Do I (dare) upgrade iWork? Numbers? Pages? ???


JamesD

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On my iMac running Sierra 10.12.6

I have iWork '09
which gives me:
- Numbers ver. 2.3
- Pages ver. 4.3

It was my launching out on a big spreadsheet project that got me to thinking... hmmm...?

iWork is up to 2018
which has:
- Numbers 5.0
- Pages 7.0

I wonder if I ought to take this opportunity to upgrade iWork/Numbers/Pages (everhow that goes)?

Both of my old versions of Numbers and Pages serve me quite well.
I don't NEED to upgrade (to get new "features") from my point of view.

I just wonder sometimes about all sorts of this and that software,
if it's wise to fall too far behind,
where you might (?) get into compatibility issues? functional obsolescence? whatever?

The other side of the coin is, if I DO upgrade, how much trouble am I asking for?

Will my old documents and spreadsheets still look the same?
work the same?
STILL OPEN!?!?!?!

One post I saw... at the Apple Store I think...
person said the 2018 auto updates have #$@#'d Numbers up.
He now has to go to "the cloud" to open files or create new files.

I don't know what that particular issue is about.

But my point is, YEP, all sorts of stuff seems to be possible when you do upgrades.

So, all of this said, the pros and the cons, anybody got any comments, opinions, advice?

Roll the dice?
Or let sleeping dogs lie?

Don't know if there is one perfect solution (these days), but I am always interested in opinions and comments from people who have done something many times before.

Thanks,

James

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honestone

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The usual approach is "If it ain't broke, don't fix it". But for computer software, that is not always a wise choice. One of the biggest risks with remaining with older software is the lack of security updates. That is especially true for the Mac OS. Sierra is a "somewhat" recent Mac OS, and I suspect Apple will continue to provide Security Updates for it, but not sure how long.

As it is, you are now two versions behind with the Mac OS. High Sierra came out a year ago, and just recently, Mojave arrived. If you either have a spare external drive, or room on an external drive, you could install Mojave there and test copies of your files there with the newer versions of Numbers and Pages. Of course it's important to realize that only the initial version of Mojave has been released. There are (most likely) some bugs in that initial release, and that Apple will undoubtedly be releasing updates soon. Typically, the ".1" update comes out about a month after the initial release, and the ".2" update comes out in November.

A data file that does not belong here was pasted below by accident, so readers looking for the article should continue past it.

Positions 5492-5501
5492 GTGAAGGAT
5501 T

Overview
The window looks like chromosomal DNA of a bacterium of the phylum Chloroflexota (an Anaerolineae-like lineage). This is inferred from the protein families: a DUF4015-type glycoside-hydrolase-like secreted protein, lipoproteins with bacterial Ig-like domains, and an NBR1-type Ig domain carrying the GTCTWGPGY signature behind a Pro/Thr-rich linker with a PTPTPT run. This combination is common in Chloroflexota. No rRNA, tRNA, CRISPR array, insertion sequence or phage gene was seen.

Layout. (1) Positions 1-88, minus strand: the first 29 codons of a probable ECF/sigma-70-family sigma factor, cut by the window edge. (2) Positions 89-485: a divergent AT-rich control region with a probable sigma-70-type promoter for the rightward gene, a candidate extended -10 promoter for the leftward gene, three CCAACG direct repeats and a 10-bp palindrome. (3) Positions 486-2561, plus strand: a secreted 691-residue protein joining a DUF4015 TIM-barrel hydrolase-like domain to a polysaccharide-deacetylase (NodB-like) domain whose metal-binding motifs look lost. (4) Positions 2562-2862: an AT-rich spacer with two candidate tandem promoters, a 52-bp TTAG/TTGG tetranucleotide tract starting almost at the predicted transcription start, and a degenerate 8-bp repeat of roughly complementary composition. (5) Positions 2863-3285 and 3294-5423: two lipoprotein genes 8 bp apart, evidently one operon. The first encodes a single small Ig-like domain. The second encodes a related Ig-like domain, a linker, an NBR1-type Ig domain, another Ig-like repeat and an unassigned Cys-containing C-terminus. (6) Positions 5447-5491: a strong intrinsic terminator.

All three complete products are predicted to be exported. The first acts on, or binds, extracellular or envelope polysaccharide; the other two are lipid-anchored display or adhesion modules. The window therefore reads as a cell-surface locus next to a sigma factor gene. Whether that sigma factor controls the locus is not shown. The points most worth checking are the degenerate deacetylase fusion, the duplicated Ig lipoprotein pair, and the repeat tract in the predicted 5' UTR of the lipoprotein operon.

You might want to read the following threads here about Mojave:

https://www.mac-help.com/threads/mojave-ok.225041/

https://www.mac-help.com/threads/any-mojave-issues-thus-far.225026/

https://www.mac-help.com/threads/upgrading-to-mojave-os-10-14-might-be-best-to-wait.225013/

Also, you should try and follow any other threads (or updates to existing threads) here about Mojave.

Finally, if you do decide to upgrade, you would be wise to do a fresh, clean, "virgin" installation of the Mac OS you want to get to (High Sierra or Mojave, in your case). However, it is just as important that 1) you perform disk cleanup/maintenance/repairs, from a software perspective, on a frequent basis, and 2) you are making backups to an external device, again frequently.

With proper preparations (and doing the 2 things I just mentioned), the "upgrade" to Mojave will not be that stress full. Of course that depends somewhat on what software you are using for your backups. Most folks around here use Time Machine, which is OK, but I (and some others) use either SuperDuper! (that is what I use) or Carbon Copy Cloner. Either of those excellent products make a bootable backup/clone of your system. That's right, I said bootable. It's almost like having another machine, and definitely makes the clean installation of the Mac OS (and subsequent "migration"/copying of needed "stuff" from such a backup) much easier.
 
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